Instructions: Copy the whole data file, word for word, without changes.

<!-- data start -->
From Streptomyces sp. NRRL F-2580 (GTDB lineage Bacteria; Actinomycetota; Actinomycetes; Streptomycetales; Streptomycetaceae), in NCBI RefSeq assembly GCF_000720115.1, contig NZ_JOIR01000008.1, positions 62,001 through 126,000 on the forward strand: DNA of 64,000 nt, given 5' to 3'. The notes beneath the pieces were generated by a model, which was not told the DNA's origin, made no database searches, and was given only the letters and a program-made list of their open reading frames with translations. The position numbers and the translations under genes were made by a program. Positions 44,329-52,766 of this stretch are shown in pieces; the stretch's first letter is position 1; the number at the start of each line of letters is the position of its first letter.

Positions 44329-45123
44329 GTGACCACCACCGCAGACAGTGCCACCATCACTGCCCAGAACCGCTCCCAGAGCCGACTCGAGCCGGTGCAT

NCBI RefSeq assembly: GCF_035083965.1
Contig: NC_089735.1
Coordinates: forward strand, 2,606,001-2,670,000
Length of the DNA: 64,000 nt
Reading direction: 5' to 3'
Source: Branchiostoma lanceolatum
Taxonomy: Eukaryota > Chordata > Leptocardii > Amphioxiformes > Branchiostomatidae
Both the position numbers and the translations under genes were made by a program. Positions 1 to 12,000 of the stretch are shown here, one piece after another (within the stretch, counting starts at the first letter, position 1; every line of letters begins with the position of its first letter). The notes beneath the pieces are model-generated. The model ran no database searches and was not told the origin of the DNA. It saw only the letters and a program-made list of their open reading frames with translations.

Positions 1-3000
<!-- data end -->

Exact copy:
From Streptomyces sp. NRRL F-2580 (GTDB lineage Bacteria; Actinomycetota; Actinomycetes; Streptomycetales; Streptomycetaceae), in NCBI RefSeq assembly GCF_000720115.1, contig NZ_JOIR01000008.1, positions 62,001 through 126,000 on the forward strand: DNA of 64,000 nt, given 5' to 3'. The notes beneath the pieces were generated by a model, which was not told the DNA's origin, made no database searches, and was given only the letters and a program-made list of their open reading frames with translations. The position numbers and the translations under genes were made by a program. Positions 44,329-52,766 of this stretch are shown in pieces; the stretch's first letter is position 1; the number at the start of each line of letters is the position of its first letter.

Positions 44329-45123
44329 GTGACCACCACCGCAGACAGTGCCACCATCACTGCCCAGAACCGCTCCCAGAGCCGACTCGAGCCGGTGCAT

NCBI RefSeq assembly: GCF_035083965.1
Contig: NC_089735.1
Coordinates: forward strand, 2,606,001-2,670,000
Length of the DNA: 64,000 nt
Reading direction: 5' to 3'
Source: Branchiostoma lanceolatum
Taxonomy: Eukaryota > Chordata > Leptocardii > Amphioxiformes > Branchiostomatidae
Both the position numbers and the translations under genes were made by a program. Positions 1 to 12,000 of the stretch are shown here, one piece after another (within the stretch, counting starts at the first letter, position 1; every line of letters begins with the position of its first letter). The notes beneath the pieces are model-generated. The model ran no database searches and was not told the origin of the DNA. It saw only the letters and a program-made list of their open reading frames with translations.

Positions 1-3000